Issue Description A developmental disease in dogs causing
extensive bony changes in the mandible and skull. In this disease
there is a cyclical resorption of normal bone and replacement by
immature bone along the inner and outer surfaces of the affected
bones. It usually occurs between the ages of 3 and 8 months. Breeds
most commonly affected include the West Highland White Terrier,
Scottish Terrier, Cairn Terrier, and Boston Terrier. It is rare in
large breed dogs, but it has been reported. Other Names CMO, Mandibular Periostitis, Craniomandibular Osteopathy, Lion's Jaw, Westie Jaw, Scottie Jaw
Symptoms Symptoms include firm swelling of the jaw,
drooling, pain, and difficulty eating. It is an inherited disease,
especially in Westies, in which it has been recognized as an autosomal
recessive trait. Canine distemper has also been indicated as a
possible cause, as has E. coli infection, which could be why it is
seen occasionally in large breed dogs. Growth of lesions will usually
stop around the age of one year, and possibly regress. This timing
coincides with the normal completion of endochondral bone growth and
ossification. If the disease is extensive, especially around the
tympanic bulla (middle ear), then the prognosis is guarded.
Diagnosis The disease is most often diagnosed by clinical
signs and palpation with definitive confirmation by lateral and/or
ventral/dorsal radiographs of the skull, depending on the location of
the specific lesion. All board-certified radiologists can diagnose the
disease, as can many other experienced veterinarians.
Treatment CMO is treatable. Depending on the severity,
the amount of medication and length of treatment vary. Four to ten
months is the average length of treatment. Many affected puppies will
require some dose of cortisone until they are 10 months or older. Most
anti-inflammatory drugs work well, but since CMO may require long-term
therapy, veterinary advice is essential. Puppies nearly always
recover. In severe cases, tube feeding may be required during appetite
loss to support nutrition. The disease can be controlled by
corticosteroid therapy and buffered aspirin (pain). When treated, the
bony swelling often recedes, but some enlargement and impaired chewing
may continue for the rest of the dog's life.
should not be used for breeding, even if they appear to recover
completely. Breeding of parents (carriers) and siblings (suspect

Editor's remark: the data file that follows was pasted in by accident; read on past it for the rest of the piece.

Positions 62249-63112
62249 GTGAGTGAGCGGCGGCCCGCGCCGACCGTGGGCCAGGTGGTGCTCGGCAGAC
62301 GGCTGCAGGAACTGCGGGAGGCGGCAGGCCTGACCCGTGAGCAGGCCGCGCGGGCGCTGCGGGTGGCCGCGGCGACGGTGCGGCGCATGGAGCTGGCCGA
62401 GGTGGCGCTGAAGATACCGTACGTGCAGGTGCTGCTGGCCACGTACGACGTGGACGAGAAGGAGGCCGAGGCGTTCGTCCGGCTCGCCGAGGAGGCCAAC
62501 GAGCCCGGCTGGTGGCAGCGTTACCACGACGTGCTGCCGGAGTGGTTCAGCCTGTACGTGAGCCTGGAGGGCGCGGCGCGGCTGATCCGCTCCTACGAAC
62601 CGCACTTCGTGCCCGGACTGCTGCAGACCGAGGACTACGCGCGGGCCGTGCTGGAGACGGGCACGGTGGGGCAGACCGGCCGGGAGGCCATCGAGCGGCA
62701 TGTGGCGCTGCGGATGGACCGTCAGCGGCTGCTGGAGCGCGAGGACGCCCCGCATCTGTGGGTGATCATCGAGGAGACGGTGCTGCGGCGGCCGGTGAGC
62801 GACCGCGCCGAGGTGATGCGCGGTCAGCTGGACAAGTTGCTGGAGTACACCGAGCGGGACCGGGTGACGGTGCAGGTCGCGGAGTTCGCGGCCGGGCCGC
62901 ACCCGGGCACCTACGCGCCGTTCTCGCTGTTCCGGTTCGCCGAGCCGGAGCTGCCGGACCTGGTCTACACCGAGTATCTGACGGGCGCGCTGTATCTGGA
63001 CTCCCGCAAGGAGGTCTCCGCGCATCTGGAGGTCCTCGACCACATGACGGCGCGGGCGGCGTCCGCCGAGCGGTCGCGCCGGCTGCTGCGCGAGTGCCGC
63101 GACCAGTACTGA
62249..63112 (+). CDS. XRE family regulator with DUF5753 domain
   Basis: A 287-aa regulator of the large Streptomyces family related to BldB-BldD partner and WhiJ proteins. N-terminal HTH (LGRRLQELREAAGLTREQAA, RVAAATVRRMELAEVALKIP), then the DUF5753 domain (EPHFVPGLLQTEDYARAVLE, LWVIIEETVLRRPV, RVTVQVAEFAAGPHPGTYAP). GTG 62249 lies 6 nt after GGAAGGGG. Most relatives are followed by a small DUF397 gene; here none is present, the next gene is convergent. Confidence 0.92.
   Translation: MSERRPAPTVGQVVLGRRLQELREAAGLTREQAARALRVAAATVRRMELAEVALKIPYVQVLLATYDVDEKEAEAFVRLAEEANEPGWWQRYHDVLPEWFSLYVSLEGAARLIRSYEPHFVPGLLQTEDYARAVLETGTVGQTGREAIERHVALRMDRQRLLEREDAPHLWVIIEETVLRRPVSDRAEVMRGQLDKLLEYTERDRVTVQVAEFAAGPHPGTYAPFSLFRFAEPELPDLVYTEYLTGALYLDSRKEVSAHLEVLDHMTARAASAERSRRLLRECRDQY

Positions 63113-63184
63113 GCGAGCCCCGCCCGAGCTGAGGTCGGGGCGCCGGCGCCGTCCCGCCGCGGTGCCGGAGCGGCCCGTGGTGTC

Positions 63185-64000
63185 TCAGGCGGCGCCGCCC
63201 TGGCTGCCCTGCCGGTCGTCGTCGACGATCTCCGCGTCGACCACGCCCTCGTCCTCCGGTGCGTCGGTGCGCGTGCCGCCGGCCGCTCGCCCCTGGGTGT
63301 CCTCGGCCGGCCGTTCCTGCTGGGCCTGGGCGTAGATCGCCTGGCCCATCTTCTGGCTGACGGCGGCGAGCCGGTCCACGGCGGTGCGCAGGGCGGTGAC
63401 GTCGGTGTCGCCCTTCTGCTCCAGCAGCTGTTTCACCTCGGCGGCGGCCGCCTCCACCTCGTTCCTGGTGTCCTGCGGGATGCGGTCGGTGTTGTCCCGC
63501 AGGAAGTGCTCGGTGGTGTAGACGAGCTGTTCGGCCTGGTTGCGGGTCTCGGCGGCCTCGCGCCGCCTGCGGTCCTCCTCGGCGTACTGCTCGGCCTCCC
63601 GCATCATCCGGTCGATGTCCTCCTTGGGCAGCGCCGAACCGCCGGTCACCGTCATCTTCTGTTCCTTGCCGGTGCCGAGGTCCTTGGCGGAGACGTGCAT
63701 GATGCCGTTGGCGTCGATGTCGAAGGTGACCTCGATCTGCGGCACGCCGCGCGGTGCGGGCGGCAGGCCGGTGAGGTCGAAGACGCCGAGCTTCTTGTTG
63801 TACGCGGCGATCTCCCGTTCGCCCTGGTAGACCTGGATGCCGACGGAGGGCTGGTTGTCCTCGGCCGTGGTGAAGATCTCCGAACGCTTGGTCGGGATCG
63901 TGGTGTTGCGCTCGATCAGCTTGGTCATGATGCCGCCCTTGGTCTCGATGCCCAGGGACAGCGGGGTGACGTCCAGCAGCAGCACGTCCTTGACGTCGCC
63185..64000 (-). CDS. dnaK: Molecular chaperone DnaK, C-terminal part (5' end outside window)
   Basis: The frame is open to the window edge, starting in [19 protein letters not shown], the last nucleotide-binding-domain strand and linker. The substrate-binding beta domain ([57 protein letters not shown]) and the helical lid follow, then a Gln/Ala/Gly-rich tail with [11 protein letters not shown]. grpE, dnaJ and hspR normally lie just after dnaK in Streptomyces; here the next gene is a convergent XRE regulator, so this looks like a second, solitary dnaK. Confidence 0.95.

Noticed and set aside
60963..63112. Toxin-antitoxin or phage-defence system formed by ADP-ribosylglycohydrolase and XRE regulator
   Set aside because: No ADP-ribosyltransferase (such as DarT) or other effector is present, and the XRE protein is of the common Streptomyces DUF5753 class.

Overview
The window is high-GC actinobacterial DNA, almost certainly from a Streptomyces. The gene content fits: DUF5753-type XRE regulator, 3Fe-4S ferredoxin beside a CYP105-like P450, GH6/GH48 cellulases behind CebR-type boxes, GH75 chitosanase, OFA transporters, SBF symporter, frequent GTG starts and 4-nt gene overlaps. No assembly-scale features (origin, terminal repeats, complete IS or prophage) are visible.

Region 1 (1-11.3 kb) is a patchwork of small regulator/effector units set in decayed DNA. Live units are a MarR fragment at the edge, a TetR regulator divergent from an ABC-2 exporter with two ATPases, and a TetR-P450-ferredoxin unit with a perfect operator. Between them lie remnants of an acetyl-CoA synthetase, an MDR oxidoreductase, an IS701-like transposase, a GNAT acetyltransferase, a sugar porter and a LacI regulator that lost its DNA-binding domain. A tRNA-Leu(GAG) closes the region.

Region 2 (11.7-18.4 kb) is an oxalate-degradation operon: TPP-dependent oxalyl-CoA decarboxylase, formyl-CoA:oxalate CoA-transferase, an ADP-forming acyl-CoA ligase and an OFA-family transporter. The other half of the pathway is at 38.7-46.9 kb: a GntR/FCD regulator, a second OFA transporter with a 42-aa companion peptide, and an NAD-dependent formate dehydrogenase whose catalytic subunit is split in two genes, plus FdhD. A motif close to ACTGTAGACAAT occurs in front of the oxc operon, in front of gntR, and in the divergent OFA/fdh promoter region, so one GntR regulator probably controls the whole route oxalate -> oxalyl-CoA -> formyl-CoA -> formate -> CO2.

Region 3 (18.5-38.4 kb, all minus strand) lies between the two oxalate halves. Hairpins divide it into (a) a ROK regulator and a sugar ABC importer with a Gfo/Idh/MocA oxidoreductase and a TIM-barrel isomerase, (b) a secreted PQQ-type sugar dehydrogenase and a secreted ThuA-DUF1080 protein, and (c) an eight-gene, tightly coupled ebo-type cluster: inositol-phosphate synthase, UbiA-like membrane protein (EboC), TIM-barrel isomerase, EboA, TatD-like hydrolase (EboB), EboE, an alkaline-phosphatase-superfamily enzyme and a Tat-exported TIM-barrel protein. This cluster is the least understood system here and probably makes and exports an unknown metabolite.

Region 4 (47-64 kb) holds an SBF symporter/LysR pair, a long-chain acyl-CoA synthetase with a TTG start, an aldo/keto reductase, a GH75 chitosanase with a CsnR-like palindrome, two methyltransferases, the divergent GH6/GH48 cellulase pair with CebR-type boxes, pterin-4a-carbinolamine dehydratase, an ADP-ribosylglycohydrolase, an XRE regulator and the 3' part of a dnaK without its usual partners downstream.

carriers) should also be avoided. The Institute for Genetic Disease
Control in Animals (GDC) and the Orthopedic Foundation for Animals
(OFA) maintain registries for this condition in terrier breeds.
People seeking purebred terriers, especially West Highland white
terriers, should question breeders carefully about the occurrence of
the disorder in any lines, as CMO is inherited in Westies, and is
believed to be inherited in Scottish terriers as well. Optimal
treatment for your pet requires a combination of home and professional
veterinary care, with good rest on comfortable dog crates. Follow-up
can be critical, especially if your pet does not rapidly improve.
Administer all prescribed medication as directed. The disease often
stops progressing around 11 to 13 months of age, and then may regress
partially or completely.
Radiographs of the skull show uneven,
bead-like osseous proliferation of the mandible or tympanic bullae
(bilateral); extensive, periosteal new bone formation (exostoses)
affecting one or more bones around the TMJ. Fusion of the tympanic
bullae and angular process of the mandible may occur.
CT scan may be useful in evaluating the osseous involvement of the
Other Diagnostic Procedures
Biopsy necessary only in atypical patients.
Bone biopsy reveals normal lamellar bone being replaced by an
enlarged coarse fiber bone and osteoclastic osteolysis of the
periosteal/subperiosteal region. The bone marrow is replaced by a
vascular, fibrous-type stroma. Inflammatory cells occasionally can be
seen at the periphery of the bony lesion.
Prognosis dependent on involvement of bones
surrounding the TMJ.
Frequent rechecks are mandatory to ensure adequate nutritional
balance and pain control.
Pain and discomfort may diminish at skeletal maturity (10-12
months of age), and the exostoses may regress.
Elective euthanasia may be necessary.
Dam/sire breedings that result in offspring with CMO should not be
Breeding of affected animals is to be discouraged.